The Amazing Legacy of the Short-Lived Sui Dynasty

A bridge on the Grand Canal. (Image:  oinonio via  flickr  CC BY-SA 2.0)
A bridge on the Grand Canal. (Image: oinonio via flickr CC BY-SA 2.0)

The Sui Dynasty (A.D. 581-618) lasted for only 38 years, but from it came a series of architecturally magnificent buildings and a variety of systems, including the imperial examination system, that had far-reaching effects on future generations.

Daxing City

Early in the Sui Dynasty, Chang’an was the capital. It was small and narrow, with a serious water pollution problem. Consequently, Emperor Wen of Sui built another city nearby called Daxing City. The city eventually evolved to be the world’s largest city at the time.

The Grand Canal

The Beijing-Hangzhou Grand Canal connects several major river systems in China. The canal enhanced the prosperity of all cities located along its tributaries. Today, some parts of the original Beijing-Hangzhou Grand Canal are still navigable.

The Sui Dynasty (581 – 618 A.D.) existed for only 38 years but from it came a series of architecturally magnificent buildings and variety of systems. (Image: via flickr Seasonsinthesun CC BY-SA 4.0)

The Sui Dynasty (A.D 581-618) lasted for only 38 years, but from it came a series of architecturally magnificent buildings and a variety of systems. (Image: via wikimedia Seasonsinthesun CC BY-SA 4.0)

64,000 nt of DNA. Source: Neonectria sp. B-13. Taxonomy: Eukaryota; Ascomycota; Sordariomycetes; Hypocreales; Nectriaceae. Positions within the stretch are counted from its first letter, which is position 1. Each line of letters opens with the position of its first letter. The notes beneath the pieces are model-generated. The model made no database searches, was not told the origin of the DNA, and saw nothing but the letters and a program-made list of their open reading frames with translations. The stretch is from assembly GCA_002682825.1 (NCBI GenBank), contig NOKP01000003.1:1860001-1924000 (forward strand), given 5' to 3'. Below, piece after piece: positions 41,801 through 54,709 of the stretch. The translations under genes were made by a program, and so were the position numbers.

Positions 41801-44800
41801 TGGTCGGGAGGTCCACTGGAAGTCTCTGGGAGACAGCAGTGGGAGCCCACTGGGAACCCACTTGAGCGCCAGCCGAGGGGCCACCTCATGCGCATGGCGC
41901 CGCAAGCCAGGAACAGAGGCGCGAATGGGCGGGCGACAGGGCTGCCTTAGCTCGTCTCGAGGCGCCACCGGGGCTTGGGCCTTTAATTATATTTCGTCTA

The Sui runway

The Sui Dynasty featured a straight road called a runway. Sui’s runway is equivalent to today’s highways. These roads were built mainly for military purposes. Travelling on the runways, it took just a matter of days for an army to deliver necessities and soldiers to remote areas.

Granaries

Daxing City was located in an area that made it difficult for the delivery of food supplies. Famines and riots were a constant danger and because of this, the emperor ordered the construction of a large number of food storage barns, or granaries.

Emperor Wen of Sui, who launched the project of the Grand Canal. Painting by Tang dynasty artist Yan Liben (600–673). (Image: wikimedia / CC0 1.0)

Emperor Wen of Sui, who launched the project of the Grand Canal. Painting by Tang Dynasty artist Yan Liben (600-673). (Image: wikimedia / CC0 1.0)

Located north of Luoyang City, a granary was built in A.D. 605 that was 612 meters long, 710 meters wide, with more than 400 round food storage pits. During an excavation, archaeologists found a pit of preserved food and millet-like particles that germinated into sprouts when planted. They admired the remarkable level of preservation of this ancient granary.

In 2013, an excavation was carried out on the remnants of the Huiluo granary located in Xiaoli in the present day Luoyang City. It measured 1000 meters by 355 meters, which is equivalent to about 50 international standard size football fields. The inner diameter of each food storage pit was 10 meters and there were approximately 700 pits.

Translated by Chua BC and edited by Stef Cox.

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Stories From Ancient China: Food Is to Relieve Hunger